Probably everyone knows what chastity belts are - those devices that look like iron underpants with a lock. Well, the story goes that the chastity belt was invented in the middle ages by some paranoid Crusader who didn't want to leave his wife 'fully functional' at home while he was busy butchering people in the Holy Land.
Naturally, all his Crusader pals thought this was a good idea, and had chastity belts manufactured for all their mistresses, daughters and wives (in that order, most probably).
As plausible as it might sound, the chastity belt is not however a medieval invention - the romantic stories outlined in the paragraph above are nothing but a product of the over-active 19th Century imagination.
There are, in fact, no genuine chastity belts dating from medieval times: all known 'medieval' chastity belts have been produced in the first half of the 19th Century...The concept of a chastity belt itself is a lot older, but it was usually used in poems in a metaphorical sense.
Despite the common misconception, the use of the chastity belt was not usually imposed by men on women in order to force them to be faithful. If we use medieval poetry as a reliable source, we discover that the use of chastity belts was often in consensus between both parties. The use of the chastity belt in these poems is a metaphor for a pledge of fidelity. No locks or iron parts are ever mentioned - these metaphoric 'chastity belts' are usually made of cloth.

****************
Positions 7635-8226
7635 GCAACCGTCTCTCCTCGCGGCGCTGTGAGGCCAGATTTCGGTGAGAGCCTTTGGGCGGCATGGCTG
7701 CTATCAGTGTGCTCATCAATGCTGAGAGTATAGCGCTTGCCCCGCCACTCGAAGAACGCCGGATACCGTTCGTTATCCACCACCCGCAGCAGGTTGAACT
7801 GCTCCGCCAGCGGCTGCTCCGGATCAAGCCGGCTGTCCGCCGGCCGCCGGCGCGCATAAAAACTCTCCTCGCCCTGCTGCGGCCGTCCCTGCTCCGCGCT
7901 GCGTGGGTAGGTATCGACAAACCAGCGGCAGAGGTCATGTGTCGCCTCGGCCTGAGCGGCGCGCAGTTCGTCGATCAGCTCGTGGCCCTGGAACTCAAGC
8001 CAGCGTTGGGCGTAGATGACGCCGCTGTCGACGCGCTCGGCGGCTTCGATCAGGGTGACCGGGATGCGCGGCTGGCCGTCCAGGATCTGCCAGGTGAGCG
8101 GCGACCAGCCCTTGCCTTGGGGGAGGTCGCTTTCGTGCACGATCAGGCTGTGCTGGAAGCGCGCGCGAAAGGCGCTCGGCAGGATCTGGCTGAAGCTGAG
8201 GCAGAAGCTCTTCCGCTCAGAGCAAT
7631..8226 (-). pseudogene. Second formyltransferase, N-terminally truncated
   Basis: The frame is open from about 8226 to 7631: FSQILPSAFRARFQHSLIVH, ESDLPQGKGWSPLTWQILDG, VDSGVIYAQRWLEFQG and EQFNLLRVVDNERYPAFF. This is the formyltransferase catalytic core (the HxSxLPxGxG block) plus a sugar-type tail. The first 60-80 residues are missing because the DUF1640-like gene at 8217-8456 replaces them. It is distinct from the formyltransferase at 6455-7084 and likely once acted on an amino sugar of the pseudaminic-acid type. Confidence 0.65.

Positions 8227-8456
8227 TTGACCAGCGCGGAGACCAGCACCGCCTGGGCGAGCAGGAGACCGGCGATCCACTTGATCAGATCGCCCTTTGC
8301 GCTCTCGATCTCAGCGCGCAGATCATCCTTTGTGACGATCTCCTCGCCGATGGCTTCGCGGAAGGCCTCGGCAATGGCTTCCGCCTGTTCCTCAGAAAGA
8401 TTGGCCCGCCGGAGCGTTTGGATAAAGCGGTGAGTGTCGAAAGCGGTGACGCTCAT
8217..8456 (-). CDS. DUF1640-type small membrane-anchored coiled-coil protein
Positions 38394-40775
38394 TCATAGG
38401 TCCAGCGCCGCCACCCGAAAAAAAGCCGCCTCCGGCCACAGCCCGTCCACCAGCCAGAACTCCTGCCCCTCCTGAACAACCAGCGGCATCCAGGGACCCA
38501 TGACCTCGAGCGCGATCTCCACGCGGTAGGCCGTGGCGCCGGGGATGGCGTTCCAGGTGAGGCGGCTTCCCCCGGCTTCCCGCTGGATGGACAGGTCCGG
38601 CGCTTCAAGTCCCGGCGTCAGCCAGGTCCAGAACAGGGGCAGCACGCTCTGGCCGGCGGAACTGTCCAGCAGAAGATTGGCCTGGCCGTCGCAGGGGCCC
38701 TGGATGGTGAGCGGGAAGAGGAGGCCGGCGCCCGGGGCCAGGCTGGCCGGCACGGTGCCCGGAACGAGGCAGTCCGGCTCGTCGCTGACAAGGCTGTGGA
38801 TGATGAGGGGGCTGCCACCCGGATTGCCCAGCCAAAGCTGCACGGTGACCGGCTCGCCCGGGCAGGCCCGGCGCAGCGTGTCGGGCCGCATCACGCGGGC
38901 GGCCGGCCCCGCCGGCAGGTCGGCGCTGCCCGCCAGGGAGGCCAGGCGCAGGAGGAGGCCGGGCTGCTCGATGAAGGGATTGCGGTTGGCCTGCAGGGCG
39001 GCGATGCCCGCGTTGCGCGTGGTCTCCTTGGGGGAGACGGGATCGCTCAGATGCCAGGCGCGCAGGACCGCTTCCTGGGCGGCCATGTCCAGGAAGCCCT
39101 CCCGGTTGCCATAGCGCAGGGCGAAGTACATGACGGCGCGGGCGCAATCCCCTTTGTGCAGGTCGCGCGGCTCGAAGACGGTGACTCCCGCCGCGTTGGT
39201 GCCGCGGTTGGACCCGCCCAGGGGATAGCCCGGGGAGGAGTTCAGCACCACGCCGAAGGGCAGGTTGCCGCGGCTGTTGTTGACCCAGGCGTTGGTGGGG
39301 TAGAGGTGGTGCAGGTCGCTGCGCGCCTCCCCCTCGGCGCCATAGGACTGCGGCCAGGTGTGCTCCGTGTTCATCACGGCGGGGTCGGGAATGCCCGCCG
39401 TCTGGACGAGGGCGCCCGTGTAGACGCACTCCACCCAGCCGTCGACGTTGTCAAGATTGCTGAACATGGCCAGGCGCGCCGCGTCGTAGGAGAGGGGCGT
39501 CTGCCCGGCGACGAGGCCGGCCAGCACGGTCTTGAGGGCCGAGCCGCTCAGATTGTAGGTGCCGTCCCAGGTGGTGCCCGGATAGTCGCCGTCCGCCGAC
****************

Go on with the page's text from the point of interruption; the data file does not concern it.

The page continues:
Real chastity belts became available later, and the majority of chastity belts were bought in the 19th Century, in England, by women. Often they would use the apparatus to avoid the consequences of sexual harassment in the workplace. Furthermore, the chastity belt was not imposed on people to avoid sexual intercourse.
Medical reports describe the prescription of chastity belts (or similar devices, which might have no resemblance at all with a chastity belt1) to prevent youngsters (of both sexes) from masturbating (alternative link), which in the 19th Century was thought to be both physically and morally harmful.
Women's History Magazine